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EpistemologyNew Essays$
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Quentin Smith

Print publication date: 2008

Print ISBN-13: 9780199264933

Published to Oxford Scholarship Online: September 2008

DOI: 10.1093/acprof:oso/9780199264933.001.0001

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Intuition and Modal Error

Intuition and Modal Error

Chapter:
(p.189) 8 Intuition and Modal Error
Source:
Epistemology
Author(s):

George Bealer (Contributor Webpage)

Publisher:
Oxford University Press
DOI:10.1093/acprof:oso/9780199264933.003.0009

Modal intuitions are not only the primary source of modal knowledge but also the primary source of modal error. An explanation of how modal error arises — and, in particular, how erroneous modal intuitions arise — is an essential part of a comprehensive theory of knowledge and evidence. This chapter begins with a summary of certain preliminaries: the phenomenology of intuitions, their fallibility, the nature of concept-understanding and its relationship to the reliability of intuitions, and so forth. It then identifies two sources of modal error: the first has to do with the failure to distinguish between metaphysical possibility and various kinds of epistemic possibility; the second, with the local misunderstanding of one's concepts (as opposed to out-and-out misunderstanding, as in Burge's original arthritis case). The first source of error is widely misunderstood; the second source has not been discussed in philosophical literature. This source of modal error, and the potential to overcome it, has wide-ranging implications for philosophical method. The failure to understand these sources of modal error has recently led to sceptical accounts of intuition and modal error, which are, ultimately self-defeating.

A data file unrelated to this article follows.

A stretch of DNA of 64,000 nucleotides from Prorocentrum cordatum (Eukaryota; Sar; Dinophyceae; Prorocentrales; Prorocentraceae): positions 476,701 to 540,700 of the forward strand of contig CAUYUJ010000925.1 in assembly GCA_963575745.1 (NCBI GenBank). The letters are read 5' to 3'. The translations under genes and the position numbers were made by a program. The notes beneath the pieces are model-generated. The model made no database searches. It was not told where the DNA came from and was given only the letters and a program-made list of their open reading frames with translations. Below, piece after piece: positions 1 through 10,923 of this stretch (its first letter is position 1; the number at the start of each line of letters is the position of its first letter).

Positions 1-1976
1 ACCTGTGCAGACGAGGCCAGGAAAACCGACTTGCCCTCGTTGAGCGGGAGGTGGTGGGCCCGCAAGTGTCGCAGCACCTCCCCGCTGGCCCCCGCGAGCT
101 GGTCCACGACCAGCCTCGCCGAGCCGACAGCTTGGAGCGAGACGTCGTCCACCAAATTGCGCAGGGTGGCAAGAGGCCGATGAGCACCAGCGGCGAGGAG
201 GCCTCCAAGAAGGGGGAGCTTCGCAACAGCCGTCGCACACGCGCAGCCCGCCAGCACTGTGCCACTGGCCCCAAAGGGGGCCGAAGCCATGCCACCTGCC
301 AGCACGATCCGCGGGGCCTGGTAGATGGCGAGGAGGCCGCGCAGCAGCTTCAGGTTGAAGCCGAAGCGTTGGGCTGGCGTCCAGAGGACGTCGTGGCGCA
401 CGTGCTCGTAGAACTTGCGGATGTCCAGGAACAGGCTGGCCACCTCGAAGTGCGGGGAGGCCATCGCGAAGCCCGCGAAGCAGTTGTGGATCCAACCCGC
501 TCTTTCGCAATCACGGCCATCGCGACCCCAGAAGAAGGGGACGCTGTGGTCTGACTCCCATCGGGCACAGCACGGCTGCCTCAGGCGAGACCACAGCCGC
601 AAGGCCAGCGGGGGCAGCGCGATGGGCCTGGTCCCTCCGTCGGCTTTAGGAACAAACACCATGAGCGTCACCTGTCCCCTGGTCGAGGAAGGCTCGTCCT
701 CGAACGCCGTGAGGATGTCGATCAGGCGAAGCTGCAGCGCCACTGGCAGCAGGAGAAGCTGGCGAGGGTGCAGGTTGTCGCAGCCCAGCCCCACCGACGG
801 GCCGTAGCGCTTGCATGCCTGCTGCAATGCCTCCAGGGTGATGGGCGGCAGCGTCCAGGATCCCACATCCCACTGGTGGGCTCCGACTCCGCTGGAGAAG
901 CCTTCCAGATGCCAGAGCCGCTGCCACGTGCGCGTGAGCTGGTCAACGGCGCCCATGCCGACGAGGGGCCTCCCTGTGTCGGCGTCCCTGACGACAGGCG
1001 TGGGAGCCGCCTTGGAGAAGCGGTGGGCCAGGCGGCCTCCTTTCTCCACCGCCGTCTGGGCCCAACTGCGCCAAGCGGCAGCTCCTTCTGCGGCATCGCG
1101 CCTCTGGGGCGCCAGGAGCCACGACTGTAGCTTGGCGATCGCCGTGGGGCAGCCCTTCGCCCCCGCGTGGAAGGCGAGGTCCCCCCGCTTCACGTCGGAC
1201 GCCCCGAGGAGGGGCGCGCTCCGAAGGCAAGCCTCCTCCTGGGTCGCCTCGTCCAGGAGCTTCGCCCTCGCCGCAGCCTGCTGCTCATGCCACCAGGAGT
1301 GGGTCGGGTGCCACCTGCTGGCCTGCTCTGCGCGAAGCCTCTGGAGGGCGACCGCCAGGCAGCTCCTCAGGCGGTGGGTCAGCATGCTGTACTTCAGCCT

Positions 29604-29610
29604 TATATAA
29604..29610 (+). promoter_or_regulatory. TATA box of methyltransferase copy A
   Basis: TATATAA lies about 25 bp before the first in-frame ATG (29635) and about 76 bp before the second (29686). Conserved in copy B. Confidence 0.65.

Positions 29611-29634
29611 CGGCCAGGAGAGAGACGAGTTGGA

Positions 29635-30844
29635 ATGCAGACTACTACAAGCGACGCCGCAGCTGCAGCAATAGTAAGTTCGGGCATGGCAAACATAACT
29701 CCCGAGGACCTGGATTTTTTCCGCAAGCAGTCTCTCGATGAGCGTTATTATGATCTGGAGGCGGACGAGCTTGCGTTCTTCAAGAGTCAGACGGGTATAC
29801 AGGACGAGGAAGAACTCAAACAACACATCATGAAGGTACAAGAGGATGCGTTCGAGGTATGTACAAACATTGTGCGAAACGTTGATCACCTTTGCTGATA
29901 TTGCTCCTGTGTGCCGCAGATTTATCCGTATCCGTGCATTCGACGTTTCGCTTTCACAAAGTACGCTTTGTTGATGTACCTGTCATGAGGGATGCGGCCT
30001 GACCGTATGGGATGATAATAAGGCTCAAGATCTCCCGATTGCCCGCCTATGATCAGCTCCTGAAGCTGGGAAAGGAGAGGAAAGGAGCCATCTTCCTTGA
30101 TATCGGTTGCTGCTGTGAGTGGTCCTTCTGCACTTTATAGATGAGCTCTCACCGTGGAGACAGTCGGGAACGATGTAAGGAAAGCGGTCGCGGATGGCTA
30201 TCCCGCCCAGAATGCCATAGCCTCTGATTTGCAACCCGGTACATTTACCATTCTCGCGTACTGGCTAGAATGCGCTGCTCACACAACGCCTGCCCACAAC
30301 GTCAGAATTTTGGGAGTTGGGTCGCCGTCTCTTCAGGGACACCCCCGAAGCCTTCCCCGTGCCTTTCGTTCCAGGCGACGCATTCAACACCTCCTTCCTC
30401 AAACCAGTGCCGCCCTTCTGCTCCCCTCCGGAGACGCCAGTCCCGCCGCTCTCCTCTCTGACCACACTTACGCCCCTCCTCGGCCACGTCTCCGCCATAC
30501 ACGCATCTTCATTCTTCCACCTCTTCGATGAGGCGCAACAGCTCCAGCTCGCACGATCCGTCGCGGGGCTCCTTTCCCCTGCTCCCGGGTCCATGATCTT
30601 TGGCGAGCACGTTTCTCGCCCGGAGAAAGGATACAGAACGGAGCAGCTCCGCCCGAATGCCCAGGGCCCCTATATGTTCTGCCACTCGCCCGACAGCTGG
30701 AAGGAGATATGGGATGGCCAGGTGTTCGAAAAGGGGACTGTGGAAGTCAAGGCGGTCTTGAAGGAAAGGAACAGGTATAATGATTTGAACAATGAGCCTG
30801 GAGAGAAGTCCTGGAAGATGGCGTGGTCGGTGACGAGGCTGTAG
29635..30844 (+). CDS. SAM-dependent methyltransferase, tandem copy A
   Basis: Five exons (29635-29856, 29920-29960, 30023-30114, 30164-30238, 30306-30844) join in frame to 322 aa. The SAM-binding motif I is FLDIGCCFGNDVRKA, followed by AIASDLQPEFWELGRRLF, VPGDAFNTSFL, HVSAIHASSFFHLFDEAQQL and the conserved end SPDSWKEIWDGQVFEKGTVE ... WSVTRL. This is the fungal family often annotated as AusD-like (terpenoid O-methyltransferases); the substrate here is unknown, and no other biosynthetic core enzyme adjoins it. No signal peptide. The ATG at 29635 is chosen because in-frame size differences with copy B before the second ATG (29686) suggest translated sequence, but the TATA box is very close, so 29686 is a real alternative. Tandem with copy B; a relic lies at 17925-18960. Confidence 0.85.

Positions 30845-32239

Keywords:   modal intuitions, modal knowledge, intuitions, knowledge and evidence, metaphysical possibility, epistemic possibility

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